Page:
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Almost one of my favorite times of year again...

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  • Almost one of my favorite times of year again...

    No not Christmas, New Years Bowl games or even the Super Bowl !

    My stack, pile and Grapefruit Box method of parts filing gave way to a primitive form of organization the year I discovered HD's annual January less than $5 storage tub sale. The Champ in red tubs (it's new color), the Speedster in green tubs (its original color). the Lark another shade of green to match it's color and the Galaxie in blue! My final touch is Classy duck tape labels for "As Removed", "De-Rusted", "Repainted (and ready to instal)l", "Polished", "New, Small or Delicate", etc.

    Gray tubs are reserved for electrolysis rust removal tanks.

    The bonus is the functionality of tub lids for use as scrub trays on the work bench and drip pans under vehicles etc. Until they also have a Zip Lock bag sale for small parts, I'll have to keep using recycled ones from the kitchen.

    I making my list and checking it twice to make sure I get the right colors.

  • #2
    I do it a little differently; my storage "Tubs" are mostly the same color Rubbermaid brand of Light or Dark Blue but the labels are a lot different, since I probably have around 50 or 60,000 Lbs. more, all Studebaker Parts than you do.

    Mine say; Electrical, Engine, Fuel, Suspension, Brakes, Body Parts, Chrome, Rubber etc. Most fit all late V8s, but a few would of course be limited to certain years and some others that fit older than 1954, and even a few for 6 Cylinder cars.
    Second Generation Stude Driver,
    Proud '54 Starliner Owner
    SDC Member Since 1967


    • #3
      I did it... I splurged and upgraded my electrolysis rust removal tank. Walmart had nice red 45 gallon Christmas storage tubs for $15 and I added 2nd piece of rebar for $2. Can't quite fit a whole car in there but it's getting close. Shot below is of a bucket seat bottom after its been in the tank about an hour on 75 amps.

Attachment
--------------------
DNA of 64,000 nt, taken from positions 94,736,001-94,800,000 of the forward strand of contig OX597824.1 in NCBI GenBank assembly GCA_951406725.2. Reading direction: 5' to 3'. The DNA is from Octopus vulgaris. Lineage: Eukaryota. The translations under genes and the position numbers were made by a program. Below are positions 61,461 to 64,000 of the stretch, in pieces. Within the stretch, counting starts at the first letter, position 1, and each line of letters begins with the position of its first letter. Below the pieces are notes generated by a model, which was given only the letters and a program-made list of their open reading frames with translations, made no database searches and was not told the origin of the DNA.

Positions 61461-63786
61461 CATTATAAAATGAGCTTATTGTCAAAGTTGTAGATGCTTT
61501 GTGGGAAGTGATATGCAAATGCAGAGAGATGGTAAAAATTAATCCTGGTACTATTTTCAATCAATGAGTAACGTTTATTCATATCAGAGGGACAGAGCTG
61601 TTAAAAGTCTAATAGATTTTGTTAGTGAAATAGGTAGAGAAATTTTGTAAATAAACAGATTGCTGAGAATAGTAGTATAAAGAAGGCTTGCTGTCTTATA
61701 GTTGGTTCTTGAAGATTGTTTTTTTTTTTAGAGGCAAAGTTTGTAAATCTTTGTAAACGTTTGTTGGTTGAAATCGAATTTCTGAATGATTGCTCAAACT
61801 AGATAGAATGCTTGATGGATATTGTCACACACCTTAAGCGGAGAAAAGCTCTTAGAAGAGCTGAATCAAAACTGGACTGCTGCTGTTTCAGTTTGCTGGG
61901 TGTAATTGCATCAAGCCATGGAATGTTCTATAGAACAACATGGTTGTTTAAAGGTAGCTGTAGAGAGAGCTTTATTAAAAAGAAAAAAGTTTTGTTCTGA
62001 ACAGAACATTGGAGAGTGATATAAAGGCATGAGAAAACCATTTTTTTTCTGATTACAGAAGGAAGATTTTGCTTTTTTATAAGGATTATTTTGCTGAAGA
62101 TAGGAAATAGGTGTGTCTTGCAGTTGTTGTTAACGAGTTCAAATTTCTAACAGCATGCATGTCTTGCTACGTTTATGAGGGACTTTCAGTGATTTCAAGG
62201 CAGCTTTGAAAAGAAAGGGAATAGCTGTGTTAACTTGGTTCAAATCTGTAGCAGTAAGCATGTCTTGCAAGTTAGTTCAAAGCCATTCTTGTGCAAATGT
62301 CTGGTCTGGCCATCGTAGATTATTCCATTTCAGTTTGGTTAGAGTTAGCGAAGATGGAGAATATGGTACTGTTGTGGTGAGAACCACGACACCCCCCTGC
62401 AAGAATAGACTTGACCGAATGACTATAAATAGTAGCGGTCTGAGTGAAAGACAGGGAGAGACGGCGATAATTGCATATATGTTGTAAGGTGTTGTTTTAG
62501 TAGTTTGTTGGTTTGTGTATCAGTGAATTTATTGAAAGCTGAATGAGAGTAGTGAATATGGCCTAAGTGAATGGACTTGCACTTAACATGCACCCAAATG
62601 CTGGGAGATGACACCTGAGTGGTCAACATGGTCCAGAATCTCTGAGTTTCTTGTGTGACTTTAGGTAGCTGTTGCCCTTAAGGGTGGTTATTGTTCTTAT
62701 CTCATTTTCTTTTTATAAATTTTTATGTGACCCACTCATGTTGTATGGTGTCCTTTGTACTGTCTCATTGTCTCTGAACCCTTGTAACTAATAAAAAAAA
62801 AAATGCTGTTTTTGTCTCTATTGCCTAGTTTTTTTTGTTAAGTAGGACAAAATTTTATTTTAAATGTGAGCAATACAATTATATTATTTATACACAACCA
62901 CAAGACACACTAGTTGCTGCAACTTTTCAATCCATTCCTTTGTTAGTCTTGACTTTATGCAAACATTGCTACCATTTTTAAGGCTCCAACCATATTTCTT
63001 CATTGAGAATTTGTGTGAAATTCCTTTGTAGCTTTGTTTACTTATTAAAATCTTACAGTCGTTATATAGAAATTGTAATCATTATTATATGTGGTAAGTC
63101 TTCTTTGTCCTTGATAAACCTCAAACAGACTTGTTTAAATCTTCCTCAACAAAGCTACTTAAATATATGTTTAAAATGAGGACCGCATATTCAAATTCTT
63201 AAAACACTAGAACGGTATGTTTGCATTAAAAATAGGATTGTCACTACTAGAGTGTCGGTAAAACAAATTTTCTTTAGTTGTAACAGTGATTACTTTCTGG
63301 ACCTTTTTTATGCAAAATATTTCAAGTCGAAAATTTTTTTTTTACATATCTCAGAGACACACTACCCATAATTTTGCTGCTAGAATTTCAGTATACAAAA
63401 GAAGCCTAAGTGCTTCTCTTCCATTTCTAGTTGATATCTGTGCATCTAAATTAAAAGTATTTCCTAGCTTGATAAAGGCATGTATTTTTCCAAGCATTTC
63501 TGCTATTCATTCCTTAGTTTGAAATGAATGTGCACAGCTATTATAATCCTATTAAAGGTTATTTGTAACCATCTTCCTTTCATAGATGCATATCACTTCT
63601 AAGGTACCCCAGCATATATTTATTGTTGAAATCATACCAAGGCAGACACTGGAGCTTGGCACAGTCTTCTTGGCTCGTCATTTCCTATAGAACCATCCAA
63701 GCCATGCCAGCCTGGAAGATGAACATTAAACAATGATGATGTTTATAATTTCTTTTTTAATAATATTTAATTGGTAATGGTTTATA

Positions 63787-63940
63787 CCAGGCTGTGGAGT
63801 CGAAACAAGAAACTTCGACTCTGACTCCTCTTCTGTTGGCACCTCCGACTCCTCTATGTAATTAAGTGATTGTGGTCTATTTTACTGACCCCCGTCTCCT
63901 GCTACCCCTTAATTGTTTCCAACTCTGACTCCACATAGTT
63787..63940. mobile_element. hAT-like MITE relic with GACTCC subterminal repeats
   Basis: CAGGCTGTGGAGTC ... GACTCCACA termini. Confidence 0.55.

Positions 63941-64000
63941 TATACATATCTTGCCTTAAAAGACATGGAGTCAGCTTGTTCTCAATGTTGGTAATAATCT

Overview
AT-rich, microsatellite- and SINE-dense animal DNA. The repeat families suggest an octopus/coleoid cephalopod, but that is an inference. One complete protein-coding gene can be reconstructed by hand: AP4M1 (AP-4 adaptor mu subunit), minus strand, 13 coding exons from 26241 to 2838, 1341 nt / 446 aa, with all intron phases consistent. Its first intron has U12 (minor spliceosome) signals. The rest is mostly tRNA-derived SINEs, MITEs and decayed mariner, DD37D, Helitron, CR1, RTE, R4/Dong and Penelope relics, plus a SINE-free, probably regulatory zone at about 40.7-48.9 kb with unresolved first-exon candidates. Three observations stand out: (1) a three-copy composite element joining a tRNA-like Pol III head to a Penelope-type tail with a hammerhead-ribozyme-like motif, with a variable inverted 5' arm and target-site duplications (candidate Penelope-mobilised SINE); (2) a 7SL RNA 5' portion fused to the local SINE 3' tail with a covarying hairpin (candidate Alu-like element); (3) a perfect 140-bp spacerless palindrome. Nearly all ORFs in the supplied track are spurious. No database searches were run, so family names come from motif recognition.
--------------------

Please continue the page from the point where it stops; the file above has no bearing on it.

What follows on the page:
If you haven't tried this for cleaning small parts... headers, seat frames, hinges, window regulators etc. give it a shot. Plastic tub, 1 tablespoon of WASHING soda (not baking soda) per gallon of water, a piece or two of rebar and the battery charger sitting on your shelf.

      Just remember to hook the + terminal to the rebar and the negative to the object being cleaned. DO NOT LET THE PART AND +ELECTRODE TOUCH! 12 amps is adequate for 8 to 12 hours, they rince, scrubbrush or wire brush off the residual. When it dries, spray it with ospho to control flash rust until you get around to painting the part. Hidden parts are a great way to use up all those left over spray cans I accumulate.

      Oh, don't attach your negative directly to the part as your battery clamo will get groady quick. I put self tapping screws into the battery clamp, use 12 ga electric wire to the part and bolt it on for a good connection. Just be sure to have negative on your part or you part will accumulate the rust rather than the rebar.

      Water gets murky quickly but remains effective. Dump iron rich residue on your lawn for fertilizer when done.

      Click image for larger version

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